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<jats:title>Abstract</jats:title> <jats:p><jats:bold>Background</jats:bold> Collecting data from people with herpes simplex virus is challenging because of poor data quality, low user engagement, and concerns around stigma and anonymity. This project aimed to improve data collection for a real-world HSV registry by identifying predictors of HSV infection and selecting a limited number of relevant questions to ask new registry users in order to determine the HSV infection risk group. <jats:bold>Methods</jats:bold>. The US National Health and Nutrition Examination Survey (NHANES, 2015-16) database has confirmed HSV1 and HSV2 status of American participants (14-49 years) as well as a wealth of demographic and health-related data. Two datasets – for HSV1 and HSV2 – were formed using this database, and an anonymous lifestyle-data based questionnaire with a Random Forest algorithm was devised using Python. The algorithm was optimised to reduce the number of questions and to identify risk groups for HSV. Data was split into subsets to train and test the model. <jats:bold>Results </jats:bold>The model selected a reduced number of questions from the NHANES questionnaire that predicted HSV infection risk with high accuracy scores of 0.91 and 0.96 and high recall scores of 0.88 and 0.98 for HSV1 and HSV2 datasets, respectively. The number of questions was reduced from 150 to an average of 40, depending on age and gender, that together provides high predictability of the infection <jats:bold>Conclusions</jats:bold> This machine-learning algorithm for risk identification of people infected with HSV can be used in a real-world evidence registry to collect relevant lifestyle data. A current limitation is the absence of real user data and integration with electronic medical records that would enable model learning and improvement. Future work will explore model adjustments, anonymisation options, explicit permissions and standardised data schema that meet GDPR, HIPAA and third-party interface connectivity requirements.</jats:p>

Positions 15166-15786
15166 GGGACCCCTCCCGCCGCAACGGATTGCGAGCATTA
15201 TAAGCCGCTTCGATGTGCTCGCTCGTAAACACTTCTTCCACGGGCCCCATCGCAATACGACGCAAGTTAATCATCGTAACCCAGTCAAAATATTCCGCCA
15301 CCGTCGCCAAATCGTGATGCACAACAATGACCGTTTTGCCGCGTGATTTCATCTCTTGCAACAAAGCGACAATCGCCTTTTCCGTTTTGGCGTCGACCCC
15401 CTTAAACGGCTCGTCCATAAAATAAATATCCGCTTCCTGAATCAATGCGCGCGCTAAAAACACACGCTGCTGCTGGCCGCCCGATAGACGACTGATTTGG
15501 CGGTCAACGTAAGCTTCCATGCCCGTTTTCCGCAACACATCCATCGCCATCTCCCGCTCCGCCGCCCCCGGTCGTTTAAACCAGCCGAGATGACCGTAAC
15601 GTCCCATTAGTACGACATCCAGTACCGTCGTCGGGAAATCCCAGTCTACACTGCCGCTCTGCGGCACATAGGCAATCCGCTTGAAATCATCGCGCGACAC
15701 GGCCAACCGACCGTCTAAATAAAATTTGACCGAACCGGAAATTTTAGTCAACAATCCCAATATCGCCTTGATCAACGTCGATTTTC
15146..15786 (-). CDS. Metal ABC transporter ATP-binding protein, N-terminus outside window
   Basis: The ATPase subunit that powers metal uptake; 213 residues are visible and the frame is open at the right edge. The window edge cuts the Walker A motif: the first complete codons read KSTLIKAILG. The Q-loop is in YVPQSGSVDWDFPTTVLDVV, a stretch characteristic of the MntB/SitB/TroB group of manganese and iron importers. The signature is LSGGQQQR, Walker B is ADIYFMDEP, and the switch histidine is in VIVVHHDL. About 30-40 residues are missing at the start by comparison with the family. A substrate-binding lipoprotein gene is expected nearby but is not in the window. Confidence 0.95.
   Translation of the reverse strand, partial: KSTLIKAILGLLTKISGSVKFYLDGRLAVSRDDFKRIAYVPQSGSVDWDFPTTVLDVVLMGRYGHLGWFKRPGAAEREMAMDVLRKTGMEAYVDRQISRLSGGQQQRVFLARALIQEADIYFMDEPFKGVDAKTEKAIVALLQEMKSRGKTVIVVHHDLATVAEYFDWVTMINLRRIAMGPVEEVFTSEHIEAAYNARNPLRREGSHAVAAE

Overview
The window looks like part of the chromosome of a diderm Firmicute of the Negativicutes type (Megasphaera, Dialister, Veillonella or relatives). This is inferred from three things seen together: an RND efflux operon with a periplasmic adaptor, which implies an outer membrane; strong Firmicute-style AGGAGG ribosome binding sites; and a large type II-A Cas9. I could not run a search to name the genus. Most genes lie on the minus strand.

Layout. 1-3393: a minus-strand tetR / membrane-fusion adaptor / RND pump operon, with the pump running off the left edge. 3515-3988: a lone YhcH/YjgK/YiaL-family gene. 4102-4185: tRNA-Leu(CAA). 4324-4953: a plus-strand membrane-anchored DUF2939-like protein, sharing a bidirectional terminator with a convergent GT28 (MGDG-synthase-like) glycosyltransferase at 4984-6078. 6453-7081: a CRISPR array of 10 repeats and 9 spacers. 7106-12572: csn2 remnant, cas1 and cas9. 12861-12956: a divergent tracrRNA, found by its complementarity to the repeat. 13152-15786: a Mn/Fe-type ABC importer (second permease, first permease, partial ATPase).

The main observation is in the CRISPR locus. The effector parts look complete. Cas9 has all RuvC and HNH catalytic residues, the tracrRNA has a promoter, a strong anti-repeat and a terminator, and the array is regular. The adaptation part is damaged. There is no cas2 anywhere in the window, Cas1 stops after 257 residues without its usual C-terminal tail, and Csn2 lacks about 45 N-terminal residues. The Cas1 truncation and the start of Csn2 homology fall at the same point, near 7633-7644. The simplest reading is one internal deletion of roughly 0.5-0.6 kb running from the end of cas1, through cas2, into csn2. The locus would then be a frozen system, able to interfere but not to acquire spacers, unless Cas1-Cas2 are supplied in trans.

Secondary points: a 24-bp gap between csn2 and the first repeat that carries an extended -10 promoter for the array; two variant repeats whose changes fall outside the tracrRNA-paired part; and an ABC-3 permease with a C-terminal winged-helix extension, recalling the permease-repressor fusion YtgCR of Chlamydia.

Original publication

DOI

10.21203/rs.3.rs-38387/v1

Type

Journal article

Publisher

Research Square

Publication Date

07/07/2020